Posts Tagged ‘Dalai Lama’

If Truth Be Told: A Monk Memoir
Om Swami | Harper Element | Rs 499

Screen Shot 2015-02-22 at 12.56.54 PMAmit Sharma grew up in Patiala and flew to Australia to study and eventually work in the IT software industry. Then one day, he decided to renounce his family, wealth (including a Porsche) and friends in Sydney to embark on a spiritual journey because he says, he “wanted to devote his life to the search of Truth”. He returned to India, sought out Kashi, gurus, tantric yoga and wisdom. He says he attained “enlightenment” in a forest and that ‘tantra’ is not about tantric sex but realizing the self. Today, he runs an ashram in Uttaranchal and seeks followers.


Item Girl
Richa Lakhera | Rupa| Rs 195

Screen Shot 2015-02-22 at 12.56.39 PMThe story hidden between the pages of this thriller – set in the underbelly of Bollywood studios – zeros on rape, blackmail and ‘ma-behen’ invectives to paint what the blurb at the back of the book announces as “the dark side of showbiz”. It’s a tedious read – the ramble, the hectoring, the sloth of thought and the language of tired clichés (the plants were rotting alive; feet sounding brittle and hard on scratchy shabby grass; her first film turned out to be a stellar hit). Rupa needs to tighten its editing skills and Lakhera her story telling abilities.


For Tibet, With Love
Isabel Losada | Bloomsbury | Rs 299

Screen Shot 2015-02-22 at 12.56.25 PMIsabel Losada, a journalist from Battersea, England, travels to China, India and London to decipher how Tibet can win autonomy from Chinese rule. Along the way, she learns that world can’t be changed by staging world concerts or by calling the Chinese evil. Aptly subtitled as a “beginners guide for changing the world”, Losada in this book finally reaches out to Dalai Lama asking him what she and others who felt like her could do? He tells her to continue writing, learn from Gandhi’s ‘constructive determination’ and accept the ‘humanism’ of the Tibetan culture. Wise.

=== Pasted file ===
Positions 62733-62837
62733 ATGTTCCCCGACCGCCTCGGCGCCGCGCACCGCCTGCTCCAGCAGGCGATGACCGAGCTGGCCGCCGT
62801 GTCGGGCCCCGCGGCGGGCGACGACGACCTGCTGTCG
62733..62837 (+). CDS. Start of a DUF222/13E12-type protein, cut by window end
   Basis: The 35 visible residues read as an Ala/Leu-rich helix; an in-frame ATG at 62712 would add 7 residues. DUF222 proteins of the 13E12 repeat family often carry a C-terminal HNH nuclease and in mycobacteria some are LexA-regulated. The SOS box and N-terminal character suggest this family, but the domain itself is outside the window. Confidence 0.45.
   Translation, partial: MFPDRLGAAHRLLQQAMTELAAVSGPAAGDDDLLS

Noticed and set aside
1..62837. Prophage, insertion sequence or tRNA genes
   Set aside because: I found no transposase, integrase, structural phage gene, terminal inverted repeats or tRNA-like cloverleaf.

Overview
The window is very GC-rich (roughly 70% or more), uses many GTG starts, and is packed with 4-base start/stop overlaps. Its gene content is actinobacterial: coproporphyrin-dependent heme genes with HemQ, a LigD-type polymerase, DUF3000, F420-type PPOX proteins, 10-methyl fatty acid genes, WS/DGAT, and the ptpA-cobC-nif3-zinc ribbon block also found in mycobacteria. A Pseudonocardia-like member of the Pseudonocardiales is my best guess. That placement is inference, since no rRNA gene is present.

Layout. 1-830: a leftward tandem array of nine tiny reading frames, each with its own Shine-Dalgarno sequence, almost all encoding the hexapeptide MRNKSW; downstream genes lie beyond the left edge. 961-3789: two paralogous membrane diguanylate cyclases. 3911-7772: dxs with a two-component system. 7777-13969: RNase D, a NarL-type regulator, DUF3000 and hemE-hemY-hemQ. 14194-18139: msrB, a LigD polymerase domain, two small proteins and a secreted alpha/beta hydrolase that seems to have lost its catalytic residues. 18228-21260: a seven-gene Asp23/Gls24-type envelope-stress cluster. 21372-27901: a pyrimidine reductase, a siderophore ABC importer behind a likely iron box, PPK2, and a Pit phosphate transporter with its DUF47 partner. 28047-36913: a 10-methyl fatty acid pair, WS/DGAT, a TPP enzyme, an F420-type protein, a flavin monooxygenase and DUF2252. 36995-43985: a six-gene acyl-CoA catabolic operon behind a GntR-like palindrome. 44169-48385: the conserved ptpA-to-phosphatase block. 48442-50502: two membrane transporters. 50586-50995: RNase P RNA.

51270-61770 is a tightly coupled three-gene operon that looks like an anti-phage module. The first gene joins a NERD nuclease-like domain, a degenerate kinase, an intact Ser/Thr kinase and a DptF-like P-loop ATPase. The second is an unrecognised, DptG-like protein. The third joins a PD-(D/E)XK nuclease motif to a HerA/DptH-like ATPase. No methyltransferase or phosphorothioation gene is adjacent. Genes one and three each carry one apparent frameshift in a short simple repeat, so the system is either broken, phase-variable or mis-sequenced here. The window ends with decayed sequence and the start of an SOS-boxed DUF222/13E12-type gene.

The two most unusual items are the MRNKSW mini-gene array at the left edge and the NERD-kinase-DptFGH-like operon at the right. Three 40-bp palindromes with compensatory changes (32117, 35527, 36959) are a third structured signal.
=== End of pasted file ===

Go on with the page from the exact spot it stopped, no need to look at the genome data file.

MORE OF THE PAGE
(The above reviews appeared in the Sunday edition of Mail Today, New Delhi, dated 15 February 2015)

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Re-Imaging the Indus
Samir Saran & Hans Rasmussen Theting| KW Publishers| Rs 495

This monograph, prepared by a Delhi-based research foundation in collaboration with the Lahore University of Management Sciences, looks at how Indus Water Treaty (IWT) is viewed by India and Pakistan, in each other’s media. To understand the discourse the researchers zeroed on media coverage of the issue during 2010. The study is based on news reports and features published in major English dailies on both sides of the border. The finding?  For Pakistan, the Indus river is synonymous with rural needs. For India, water is an urban infrastructure issue. Both countries are guilty of looking for engineering solution to water management, ignoring the organic nature and its symbiotic relationship with the people.


In The Shadow of The Buddha
Matteo Pistono| Hay House| Rs 299

Tibet has enchanted western scholars for a long time now. Pistono follows a familiar terrain. His journey into Tibet and India is more about his own self realisation than reconstruction of the life and times of the 19th century mystic, Tertin Sogyal – whose story he ostensibly sets out to tell. Sogyal was the spiritual and political mentor to the previous Dalai Lama. Along the way, we are privy to the author’s self-congratulatory escapades – where he claims to have photo-documented the infamous demolition of Larung camp that hit the international headlines in 2001. We only have his word on this. The book offers us no facsimile documents or pictures to collaborate his claim.


Opening Night
Diksha Basu| Harper Collins| Rs 250

“India is no longer what it was,” exclaims the writer of this debut novel set in modern-day Mumbai. The middle class Maharashtrians, Punjabis, Tamilians, Gujaratis and Biharis living around Dadar are nice but “they aren’t particularly interesting”. The place to be is Bandra, where there is a “high concentration of good looking people” and where instead of silk saris “middle aged Indian ladies in short skirts and tank tops mingle with hipsters”. There is more: odd plus handsome equals charming, she says, while odd and ugly is creepy. It’s heartening that the writer is pursuing a course in creative writing – who knows, her next offering may be more worth our while.

(An edited version of the above reviews was published in the Sunday edition of the Mail Today, New Delhi, dated 5 February 2012)

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